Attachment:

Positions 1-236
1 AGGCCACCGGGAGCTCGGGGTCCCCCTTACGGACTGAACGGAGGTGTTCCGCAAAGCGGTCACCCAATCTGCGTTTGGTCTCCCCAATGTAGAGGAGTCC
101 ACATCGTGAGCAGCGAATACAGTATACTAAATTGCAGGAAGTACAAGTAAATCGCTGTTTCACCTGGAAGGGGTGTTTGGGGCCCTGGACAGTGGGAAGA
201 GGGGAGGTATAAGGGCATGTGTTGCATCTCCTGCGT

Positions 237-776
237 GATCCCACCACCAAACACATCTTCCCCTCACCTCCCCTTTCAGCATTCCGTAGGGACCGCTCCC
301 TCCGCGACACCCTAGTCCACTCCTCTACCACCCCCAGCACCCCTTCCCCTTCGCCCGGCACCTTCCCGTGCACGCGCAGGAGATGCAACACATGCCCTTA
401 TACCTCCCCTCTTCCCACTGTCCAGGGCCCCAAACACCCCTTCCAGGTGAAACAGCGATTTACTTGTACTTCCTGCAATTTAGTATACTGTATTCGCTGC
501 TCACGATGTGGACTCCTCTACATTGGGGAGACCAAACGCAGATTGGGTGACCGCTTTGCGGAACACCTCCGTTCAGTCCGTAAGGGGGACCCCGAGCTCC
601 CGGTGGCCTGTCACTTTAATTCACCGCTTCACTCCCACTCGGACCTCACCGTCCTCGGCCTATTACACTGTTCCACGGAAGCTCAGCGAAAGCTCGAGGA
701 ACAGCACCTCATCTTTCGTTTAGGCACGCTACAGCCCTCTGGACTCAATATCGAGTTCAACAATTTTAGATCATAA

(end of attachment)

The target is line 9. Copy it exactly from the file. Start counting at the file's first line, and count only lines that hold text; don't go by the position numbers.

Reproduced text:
501 TCACGATGTGGACTCCTCTACATTGGGGAGACCAAACGCAGATTGGGTGACCGCTTTGCGGAACACCTCCGTTCAGTCCGTAAGGGGGACCCCGAGCTCC